Veterinary Training Opportunities in Comparative Medicine
Veterinary Anatomic Pathology Residency
Laboratory Animal Medicine Residency
Residents in disciplines may apply to enter into the research fellowship program after completion of at least one year.
An NIH Training Grant was established at Wake Forest University in 1959 to support post-DVM training in Comparative Medicine, and the section continues to offer programs that provide the professional and clinical experience needed to pursue a career in research.
Post-Doctoral Fellowships in Comparative Medicine - T32
- Director - Dr. Mark Cline
- These 3-year, NIH-supported Post-Doctoral Fellowships in Comparative Medicine include formal instruction, research, and professional mentorship; they are open to US citizens or permanent residents who have graduated from AVMA-accredited veterinary schools. Fellowships are research-oriented, and most Fellows pursue a PhD or MS degree as part of their training.
Summer Research Fellowships in Comparative Medicine for Veterinary Students - T35
- Director - Dr. Kylie Kavanagh
- Students from AVMA-accredited veterinary schools may apply for these NIH-sponsored Summer Research Fellowships, which require at least 8 weeks in the department; they are open to US citizens or permanent residents. The program accepts up to 5 students per summer and provides research training using animal models of human disease.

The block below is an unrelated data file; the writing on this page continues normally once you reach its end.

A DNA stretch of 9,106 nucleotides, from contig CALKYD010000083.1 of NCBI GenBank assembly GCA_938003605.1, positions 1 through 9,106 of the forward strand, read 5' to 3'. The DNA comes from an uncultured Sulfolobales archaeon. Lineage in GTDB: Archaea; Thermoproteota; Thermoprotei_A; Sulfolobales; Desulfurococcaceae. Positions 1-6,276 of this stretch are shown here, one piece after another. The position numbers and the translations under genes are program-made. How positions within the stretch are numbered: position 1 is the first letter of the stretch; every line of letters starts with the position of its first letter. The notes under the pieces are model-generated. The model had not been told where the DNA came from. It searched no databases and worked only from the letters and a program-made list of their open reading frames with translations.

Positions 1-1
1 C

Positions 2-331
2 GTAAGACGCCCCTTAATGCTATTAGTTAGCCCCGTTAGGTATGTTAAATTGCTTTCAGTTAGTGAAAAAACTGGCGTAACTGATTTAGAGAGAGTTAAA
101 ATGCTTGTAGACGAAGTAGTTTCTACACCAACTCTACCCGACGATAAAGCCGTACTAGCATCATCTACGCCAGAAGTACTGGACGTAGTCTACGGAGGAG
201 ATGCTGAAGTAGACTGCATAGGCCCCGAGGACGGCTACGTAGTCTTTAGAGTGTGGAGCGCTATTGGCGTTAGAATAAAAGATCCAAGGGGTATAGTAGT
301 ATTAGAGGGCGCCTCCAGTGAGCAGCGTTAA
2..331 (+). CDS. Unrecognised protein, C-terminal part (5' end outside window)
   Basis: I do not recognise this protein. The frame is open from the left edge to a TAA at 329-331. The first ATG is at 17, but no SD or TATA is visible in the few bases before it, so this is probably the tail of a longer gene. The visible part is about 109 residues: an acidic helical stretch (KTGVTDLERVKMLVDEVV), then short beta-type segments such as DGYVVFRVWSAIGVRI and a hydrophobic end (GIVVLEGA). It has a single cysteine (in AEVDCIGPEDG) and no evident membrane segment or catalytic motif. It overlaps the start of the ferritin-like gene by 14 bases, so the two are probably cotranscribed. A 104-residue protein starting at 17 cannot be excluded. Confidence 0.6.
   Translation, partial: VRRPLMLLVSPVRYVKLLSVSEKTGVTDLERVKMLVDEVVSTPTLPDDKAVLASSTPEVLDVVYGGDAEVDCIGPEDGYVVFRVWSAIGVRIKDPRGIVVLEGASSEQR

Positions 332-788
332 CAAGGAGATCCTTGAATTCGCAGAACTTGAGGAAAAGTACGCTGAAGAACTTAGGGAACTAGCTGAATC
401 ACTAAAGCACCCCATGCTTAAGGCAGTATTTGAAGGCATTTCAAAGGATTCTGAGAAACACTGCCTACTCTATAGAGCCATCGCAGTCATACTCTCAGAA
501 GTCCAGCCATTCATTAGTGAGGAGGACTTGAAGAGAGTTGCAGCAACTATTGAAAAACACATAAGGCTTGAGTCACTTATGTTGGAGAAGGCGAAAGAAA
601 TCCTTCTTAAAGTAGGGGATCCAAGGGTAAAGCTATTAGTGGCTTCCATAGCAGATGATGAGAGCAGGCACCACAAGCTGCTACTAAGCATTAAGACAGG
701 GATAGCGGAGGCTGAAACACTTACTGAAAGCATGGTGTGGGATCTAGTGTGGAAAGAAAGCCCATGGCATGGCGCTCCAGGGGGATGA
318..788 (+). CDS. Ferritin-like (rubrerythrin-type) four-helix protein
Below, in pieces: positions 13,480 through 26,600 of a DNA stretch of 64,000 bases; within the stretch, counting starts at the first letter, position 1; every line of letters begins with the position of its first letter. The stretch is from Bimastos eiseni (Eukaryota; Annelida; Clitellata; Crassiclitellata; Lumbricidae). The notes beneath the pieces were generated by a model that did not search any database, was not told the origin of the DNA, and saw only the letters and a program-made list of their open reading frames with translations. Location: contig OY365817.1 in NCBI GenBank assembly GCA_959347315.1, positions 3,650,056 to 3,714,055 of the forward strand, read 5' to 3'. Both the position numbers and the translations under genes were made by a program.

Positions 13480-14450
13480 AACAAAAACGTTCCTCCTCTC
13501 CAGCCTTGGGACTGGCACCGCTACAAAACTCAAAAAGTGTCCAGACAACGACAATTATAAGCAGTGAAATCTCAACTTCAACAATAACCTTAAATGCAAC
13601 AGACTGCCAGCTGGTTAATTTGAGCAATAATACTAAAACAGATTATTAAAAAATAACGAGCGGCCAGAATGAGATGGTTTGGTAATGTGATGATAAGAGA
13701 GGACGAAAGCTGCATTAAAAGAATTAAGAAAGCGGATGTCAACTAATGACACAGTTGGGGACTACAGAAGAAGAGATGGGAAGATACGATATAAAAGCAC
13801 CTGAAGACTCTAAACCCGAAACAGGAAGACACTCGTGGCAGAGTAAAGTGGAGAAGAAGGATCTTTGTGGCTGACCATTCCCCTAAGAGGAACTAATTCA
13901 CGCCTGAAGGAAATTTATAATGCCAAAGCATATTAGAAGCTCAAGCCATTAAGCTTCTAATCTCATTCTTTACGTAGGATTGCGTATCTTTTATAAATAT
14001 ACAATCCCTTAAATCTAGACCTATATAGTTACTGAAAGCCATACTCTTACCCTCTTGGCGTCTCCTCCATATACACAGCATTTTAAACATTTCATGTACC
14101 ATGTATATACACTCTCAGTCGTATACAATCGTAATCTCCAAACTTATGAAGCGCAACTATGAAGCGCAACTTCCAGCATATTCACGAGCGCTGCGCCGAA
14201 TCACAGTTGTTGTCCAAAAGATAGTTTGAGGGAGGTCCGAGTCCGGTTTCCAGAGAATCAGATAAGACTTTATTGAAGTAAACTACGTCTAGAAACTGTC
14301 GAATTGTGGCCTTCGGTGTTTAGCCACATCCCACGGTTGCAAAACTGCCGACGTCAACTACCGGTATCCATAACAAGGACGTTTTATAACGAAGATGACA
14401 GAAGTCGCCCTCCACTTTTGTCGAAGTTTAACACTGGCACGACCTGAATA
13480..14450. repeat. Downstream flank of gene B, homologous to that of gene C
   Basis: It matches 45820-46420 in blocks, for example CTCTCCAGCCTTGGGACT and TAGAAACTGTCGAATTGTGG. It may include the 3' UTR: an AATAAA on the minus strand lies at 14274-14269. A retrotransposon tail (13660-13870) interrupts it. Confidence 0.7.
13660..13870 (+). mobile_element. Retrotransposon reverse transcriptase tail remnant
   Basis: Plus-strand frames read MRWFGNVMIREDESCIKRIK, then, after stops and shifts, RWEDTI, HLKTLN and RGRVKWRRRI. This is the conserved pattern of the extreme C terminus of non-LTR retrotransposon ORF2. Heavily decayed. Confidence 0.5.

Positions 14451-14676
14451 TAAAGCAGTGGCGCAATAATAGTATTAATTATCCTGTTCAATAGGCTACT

The tradition of veterinary training at WFSM began under the leadership of Thomas B. Clarkson in 1957, and our institutional T32 post-doctoral training grant "Laboratory and Comparative Medicine Training" celebrated its 58th consecutive year of funding in 2016.
Seven former trainees in this program have served as presidents of the American College of Laboratory Animal Medicine, and 14 have created departments or programs at other institutions. The Comparative Medicine faculty provide an outstanding resource of professional expertise for clinical and research training. The broader WFSM community consists of over 1000 faculty and approximately $200M/year in research funding, spanning many academic departments and Centers or Institutes. Institutional strengths include the Translational Science Institute, the Wake Forest Primate Center, the Comprehensive Cancer Center of Wake Forest University, the WFU Institute for Regenerative Medicine, the Center for Human Genomics, the Translational Imaging Program, the Wake Forest Alzheimer's Disease Center and the Sticht Center for Aging Research.